I know exactly how you feel, sir :D GIEV ME TEH POWER, I SHALL USE IT WISELY, I PROMISE :D

hey byte :)

thats the wrong way, if you realy like to make your own special midrange basses then you should not look at what other do. we all know what a reecebass is and i get tired of the whole thing, there are too much tutorials, all showing the same shit. there are recomended reece synths and stuff these days, thats sooooo dull.
there is no need for a special synth, everything can be done with sc waves or with nearly each vsti.

only one secret byte,
it`s time to become creative !

hope you understand it the right way :) its not a bad thing to know how they do it, but a lot of stuff happens by accident and if you ask a producer about a special bass sound, most of them cant explain exacly how they created it.

Why not? Ignoring what other people have done before results in boring, uninspired sounds… what I’m attempting to do is gather the best sounds from every genre I enjoy, improve on them, and create something entirely different with my results. I’m not looking to be a DnB artist or an industrial artist or a breakcore artist or a chip artist… I don’t want to fit into some predefined package of a genre, but I’m not going to delude myself into thinking that ignoring previous music is going to somehow make me unique. The best music has ALWAYS been created through innovation, not starting 100% from scratch. I dare you to prove me wrong on that btw.

Thanks. I’m already creative. Try again?

Actually, this is the first tutorial I’ve come across that comes close to sounding like the nasty basses you hear in modern dark techstep genres. All the others I’ve seen sound like a pile of muddy shit.

I’m currently building a small library of more nasty bass sounds too for myself and came up with a few of this sort. Plain Camel Audio Alchemy and no effects, besides the internal synth ones thrown at it yet. Sounds pretty useable already i think. :)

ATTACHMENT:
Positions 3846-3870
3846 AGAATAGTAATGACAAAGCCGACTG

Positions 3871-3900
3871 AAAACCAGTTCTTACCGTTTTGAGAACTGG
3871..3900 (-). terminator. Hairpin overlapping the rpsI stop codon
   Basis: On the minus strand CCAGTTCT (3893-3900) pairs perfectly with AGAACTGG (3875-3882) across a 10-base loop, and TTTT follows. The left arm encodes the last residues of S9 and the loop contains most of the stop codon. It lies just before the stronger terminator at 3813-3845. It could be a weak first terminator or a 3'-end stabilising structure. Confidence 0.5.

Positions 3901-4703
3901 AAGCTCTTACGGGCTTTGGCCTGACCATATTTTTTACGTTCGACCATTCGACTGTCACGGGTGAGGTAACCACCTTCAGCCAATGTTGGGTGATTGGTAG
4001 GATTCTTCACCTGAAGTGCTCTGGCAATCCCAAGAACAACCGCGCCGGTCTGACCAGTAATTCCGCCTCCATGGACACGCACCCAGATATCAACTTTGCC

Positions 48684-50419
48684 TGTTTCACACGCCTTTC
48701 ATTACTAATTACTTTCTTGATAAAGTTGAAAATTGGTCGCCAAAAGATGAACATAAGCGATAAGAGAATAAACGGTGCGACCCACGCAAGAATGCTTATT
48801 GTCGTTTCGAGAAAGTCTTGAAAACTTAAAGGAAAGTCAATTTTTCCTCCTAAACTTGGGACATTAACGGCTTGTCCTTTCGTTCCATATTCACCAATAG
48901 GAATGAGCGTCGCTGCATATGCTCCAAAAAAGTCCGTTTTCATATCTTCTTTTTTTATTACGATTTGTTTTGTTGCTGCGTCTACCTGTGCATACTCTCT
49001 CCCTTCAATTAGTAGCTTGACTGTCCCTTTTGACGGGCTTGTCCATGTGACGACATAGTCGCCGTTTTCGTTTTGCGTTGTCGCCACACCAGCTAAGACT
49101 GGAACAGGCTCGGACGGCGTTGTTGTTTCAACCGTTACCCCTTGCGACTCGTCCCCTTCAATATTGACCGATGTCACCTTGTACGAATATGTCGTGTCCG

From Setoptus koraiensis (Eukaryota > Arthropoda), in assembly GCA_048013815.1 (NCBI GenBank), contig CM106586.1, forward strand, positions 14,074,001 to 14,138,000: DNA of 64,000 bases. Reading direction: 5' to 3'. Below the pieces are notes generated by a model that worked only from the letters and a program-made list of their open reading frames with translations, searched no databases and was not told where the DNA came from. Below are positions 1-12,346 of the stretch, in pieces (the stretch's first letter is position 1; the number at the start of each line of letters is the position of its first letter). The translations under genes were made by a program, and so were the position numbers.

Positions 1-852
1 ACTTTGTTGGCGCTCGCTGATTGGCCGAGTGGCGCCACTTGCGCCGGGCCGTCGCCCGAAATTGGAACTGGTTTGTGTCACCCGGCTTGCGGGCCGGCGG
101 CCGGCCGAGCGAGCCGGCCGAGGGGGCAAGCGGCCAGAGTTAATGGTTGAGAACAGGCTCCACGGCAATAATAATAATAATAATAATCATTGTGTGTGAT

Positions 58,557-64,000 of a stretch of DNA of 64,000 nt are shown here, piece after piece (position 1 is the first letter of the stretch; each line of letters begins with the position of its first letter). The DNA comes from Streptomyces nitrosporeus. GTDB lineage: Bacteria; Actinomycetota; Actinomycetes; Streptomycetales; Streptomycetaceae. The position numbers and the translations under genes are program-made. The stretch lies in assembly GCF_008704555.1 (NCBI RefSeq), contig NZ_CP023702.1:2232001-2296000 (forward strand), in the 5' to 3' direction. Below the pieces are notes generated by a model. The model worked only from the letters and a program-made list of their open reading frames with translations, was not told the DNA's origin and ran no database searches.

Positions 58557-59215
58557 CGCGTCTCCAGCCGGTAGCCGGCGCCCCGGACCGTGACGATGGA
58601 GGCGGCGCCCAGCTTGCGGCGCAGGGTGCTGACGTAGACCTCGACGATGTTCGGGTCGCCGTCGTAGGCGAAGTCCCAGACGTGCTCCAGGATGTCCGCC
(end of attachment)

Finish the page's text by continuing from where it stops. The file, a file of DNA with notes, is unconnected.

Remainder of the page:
As kasmo said the synth used shouldn’t matter that much, as long as it isn’'t too limited.

I never implied that you needed to use a certain synth… not sure where he got that from. In fact, I stated in my original post that all you need is detuned 2osc saw.

Nice btw Beatslaughter… any tips for me? :P

as is sayed before, "dont get it the wrong way" but you does, my english is not good enough i think thats the problem here :)

what i liked to say is that you have to be creative in building such basses as there will never be a tutorial on how to create them, i know that you are a creative guy !
about the tutorial, i cant see anything special about this. its just another basic tutorial as many others before.

i have to quote myself here,

I’d rather be the one that can explain in detail what’s happening to the sound. I make it my mission to understand how sound production works at the most basic level so that I can apply the techniques I learn to almost anything.

Stop messing about with tutorials and start focusing on sound synthesis instead! ;) Tutorials are often just ‘shortcuts’ to whatever it is you’re after, but it won’t explain one bit WHY you are taking the steps you take and WHAT it is you’re doing, exactly, to the sound. I take it you experiment a lot with synthesizers? Trial and error on how to achieve certain sounds? You’ve got a shitload of different waveforms ready? Kasmo posted a topic about experiments with internal synthesis, complete with a pack of waveforms and example xrns. I really recommend you check that out, as it is a fine first step on understanding sound production at the most basic level.

you are right botb, i still use this concept for a lot of sounds and especially for reece/reese stuff.


Same here! Your wavepack was a fine addition and your example xrns taught me some nice new tricks! I started practicing sound synthesis when I started killing BotB and although I have a loooong way to go, I think I get the grasp of the ‘basics’ by now (meaning I can realize the sounds I’m after to a certain extent… look! a grain of salt!).

No, it won’t… but once I know which effects they’re using, and in which order, I can figure out myself precisely what those effects are doing.

Hmmm, depends entirely on the internal routing of the device in question, actually… hence the suggestion to check out the waveform experiment, it’s much much much more transparent.

If you’d watched the video, you’d realize that the routing was displayed on the device he was using to produce the sound.